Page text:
Stretch Marks

Known medically as striae, stretch marks are reddish or purplish lines that can appear on the abdomen (particularly around the navel), chest, upper arms, back, thighs, and buttocks.

They are not medically significant, although in rare cases they can be an indication of an underlying condition, such as the endocrine disorder known as Cushing’s disease.

Stretch marks tend to fade with time, but they do not go away completely. As they fade, they sometimes turn pale white or silvery.

What Causes Stretch Marks?

Stretch marks are really a type of scarring. They’re caused when the collagen fibers in the skin’s middle layer (dermis) tear apart. Hormonal changes—particularly at puberty or during pregnancy—are associated with these ruptures. Certain medications, such as steroids, can also damage the fibers, which is why body builders sometimes develop them. Stretch marks are not caused by rapid bone or muscle growth, as was once believed.

One study found that well over half of pregnant women develop stretch marks. Younger mothers and those who are overweight before becoming pregnant tend to be at greatest risk for developing the marks.

How Are Stretch Marks Treated?

Two main options are available for treating stretch marks. Neither will remove the marks entirely, but they can greatly help to reduce their appearance. Your physician will discuss with you which treatment will be most effective for you. The age and color of your stretch marks are two factors that will be considered when choosing a treatment (or combination of treatments). Generally speaking, the younger (pinker and redder) your stretch marks, the easier they are to treat.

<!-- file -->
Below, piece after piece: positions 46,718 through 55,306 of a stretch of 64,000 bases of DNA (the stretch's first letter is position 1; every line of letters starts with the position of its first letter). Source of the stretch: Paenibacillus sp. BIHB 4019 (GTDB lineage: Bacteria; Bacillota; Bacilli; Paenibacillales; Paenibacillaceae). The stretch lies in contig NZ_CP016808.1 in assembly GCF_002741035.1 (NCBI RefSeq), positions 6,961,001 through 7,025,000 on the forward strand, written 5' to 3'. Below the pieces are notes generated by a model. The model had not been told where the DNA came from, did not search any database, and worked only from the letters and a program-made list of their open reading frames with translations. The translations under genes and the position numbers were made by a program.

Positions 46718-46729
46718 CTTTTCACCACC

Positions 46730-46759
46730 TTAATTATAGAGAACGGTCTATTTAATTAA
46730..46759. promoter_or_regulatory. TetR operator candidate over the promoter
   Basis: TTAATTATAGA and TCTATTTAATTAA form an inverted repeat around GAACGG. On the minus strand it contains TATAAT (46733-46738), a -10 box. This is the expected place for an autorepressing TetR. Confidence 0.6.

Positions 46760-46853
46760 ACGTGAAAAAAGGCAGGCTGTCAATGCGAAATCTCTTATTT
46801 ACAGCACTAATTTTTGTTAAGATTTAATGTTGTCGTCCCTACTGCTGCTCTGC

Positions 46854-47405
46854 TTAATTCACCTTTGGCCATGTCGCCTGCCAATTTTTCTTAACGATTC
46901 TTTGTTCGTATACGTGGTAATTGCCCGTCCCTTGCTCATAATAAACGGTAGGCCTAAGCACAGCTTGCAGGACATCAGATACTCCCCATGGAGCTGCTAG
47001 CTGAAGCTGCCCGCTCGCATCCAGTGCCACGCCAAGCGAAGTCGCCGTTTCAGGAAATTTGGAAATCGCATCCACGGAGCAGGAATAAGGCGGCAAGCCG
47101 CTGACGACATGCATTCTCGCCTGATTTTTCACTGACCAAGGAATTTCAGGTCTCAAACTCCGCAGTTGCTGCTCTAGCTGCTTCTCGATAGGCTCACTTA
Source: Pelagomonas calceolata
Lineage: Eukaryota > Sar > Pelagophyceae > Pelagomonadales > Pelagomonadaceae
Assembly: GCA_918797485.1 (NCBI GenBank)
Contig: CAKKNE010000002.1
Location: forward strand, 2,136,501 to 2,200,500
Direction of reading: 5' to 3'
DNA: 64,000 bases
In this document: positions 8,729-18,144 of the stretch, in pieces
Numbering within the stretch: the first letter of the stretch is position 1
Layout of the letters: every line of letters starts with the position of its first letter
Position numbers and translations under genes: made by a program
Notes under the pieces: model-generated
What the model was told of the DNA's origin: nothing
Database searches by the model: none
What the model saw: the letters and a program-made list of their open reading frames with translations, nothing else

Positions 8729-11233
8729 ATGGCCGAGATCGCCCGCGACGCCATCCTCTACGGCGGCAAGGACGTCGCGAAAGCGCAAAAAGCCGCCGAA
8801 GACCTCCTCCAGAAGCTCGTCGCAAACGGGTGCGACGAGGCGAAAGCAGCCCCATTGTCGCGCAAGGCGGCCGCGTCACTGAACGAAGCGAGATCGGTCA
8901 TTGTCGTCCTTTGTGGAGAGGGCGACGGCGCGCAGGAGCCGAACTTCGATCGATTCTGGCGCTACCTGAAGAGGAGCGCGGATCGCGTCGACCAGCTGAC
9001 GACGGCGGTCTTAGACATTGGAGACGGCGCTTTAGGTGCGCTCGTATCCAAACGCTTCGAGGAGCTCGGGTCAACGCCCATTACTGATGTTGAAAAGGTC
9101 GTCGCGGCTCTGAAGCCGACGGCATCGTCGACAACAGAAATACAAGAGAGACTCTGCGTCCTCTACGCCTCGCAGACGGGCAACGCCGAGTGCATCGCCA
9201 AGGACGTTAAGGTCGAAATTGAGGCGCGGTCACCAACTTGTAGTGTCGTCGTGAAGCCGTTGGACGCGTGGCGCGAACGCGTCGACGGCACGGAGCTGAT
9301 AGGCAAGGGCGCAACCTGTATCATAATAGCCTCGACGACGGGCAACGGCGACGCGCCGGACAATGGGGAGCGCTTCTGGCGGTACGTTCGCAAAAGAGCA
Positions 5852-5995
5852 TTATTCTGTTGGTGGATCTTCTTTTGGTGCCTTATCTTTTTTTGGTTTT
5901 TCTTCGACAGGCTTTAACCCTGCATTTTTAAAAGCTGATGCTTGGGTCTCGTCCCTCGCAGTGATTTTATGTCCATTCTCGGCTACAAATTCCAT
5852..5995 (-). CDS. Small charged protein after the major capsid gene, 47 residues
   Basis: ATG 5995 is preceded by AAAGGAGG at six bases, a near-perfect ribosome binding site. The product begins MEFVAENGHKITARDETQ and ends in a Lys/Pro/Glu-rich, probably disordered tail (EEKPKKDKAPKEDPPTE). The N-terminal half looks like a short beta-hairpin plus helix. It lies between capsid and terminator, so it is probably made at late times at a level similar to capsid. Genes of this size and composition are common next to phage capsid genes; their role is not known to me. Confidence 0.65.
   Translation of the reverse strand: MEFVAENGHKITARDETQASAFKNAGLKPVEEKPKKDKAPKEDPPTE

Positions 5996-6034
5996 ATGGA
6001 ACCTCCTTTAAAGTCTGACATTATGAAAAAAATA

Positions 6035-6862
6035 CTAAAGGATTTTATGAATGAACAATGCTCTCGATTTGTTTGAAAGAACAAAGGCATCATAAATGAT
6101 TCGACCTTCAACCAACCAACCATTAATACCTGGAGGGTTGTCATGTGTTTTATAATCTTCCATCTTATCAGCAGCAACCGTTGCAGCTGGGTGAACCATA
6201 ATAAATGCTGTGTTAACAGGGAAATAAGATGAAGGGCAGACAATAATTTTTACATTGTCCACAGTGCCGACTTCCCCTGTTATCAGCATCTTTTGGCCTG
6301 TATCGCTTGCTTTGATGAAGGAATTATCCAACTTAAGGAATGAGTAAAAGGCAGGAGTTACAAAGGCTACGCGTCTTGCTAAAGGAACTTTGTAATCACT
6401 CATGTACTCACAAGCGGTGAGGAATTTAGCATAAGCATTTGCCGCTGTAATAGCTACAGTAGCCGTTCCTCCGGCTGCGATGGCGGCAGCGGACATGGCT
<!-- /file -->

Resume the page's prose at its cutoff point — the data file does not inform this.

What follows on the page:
• Tretinoin cream (Retin-A) can help rebuild torn collagen. It’s used mostly for relatively new stretch marks—those that are still pink and less than six weeks old. Pregnant or nursing women should not use tretinoin, for it’s associated with birth defects in unborn children.
  • Laser treatments can be effective in improving the appearance of stretch marks. Several types of lasers are used. Pulsed-dye lasers are a great option for red stretch marks. They help reduce some of the inflammation that led to the collagen tears, and they encourage new collagen to form. Fractional lasers are often used on older, white stretch marks. Some research suggests that these lasers help
    marks fade by up to 75 percent. White marks can also be helped sometimes with excimer lasers, which stimulate re-pigmentation, thus making the marks look closer in color to the surrounding skin.

Don’t waste your money on over-the-counter “stretch mark” creams and lotions. They may make your skin feel better, but they will do absolutely nothing to prevent or treat stretch marks.

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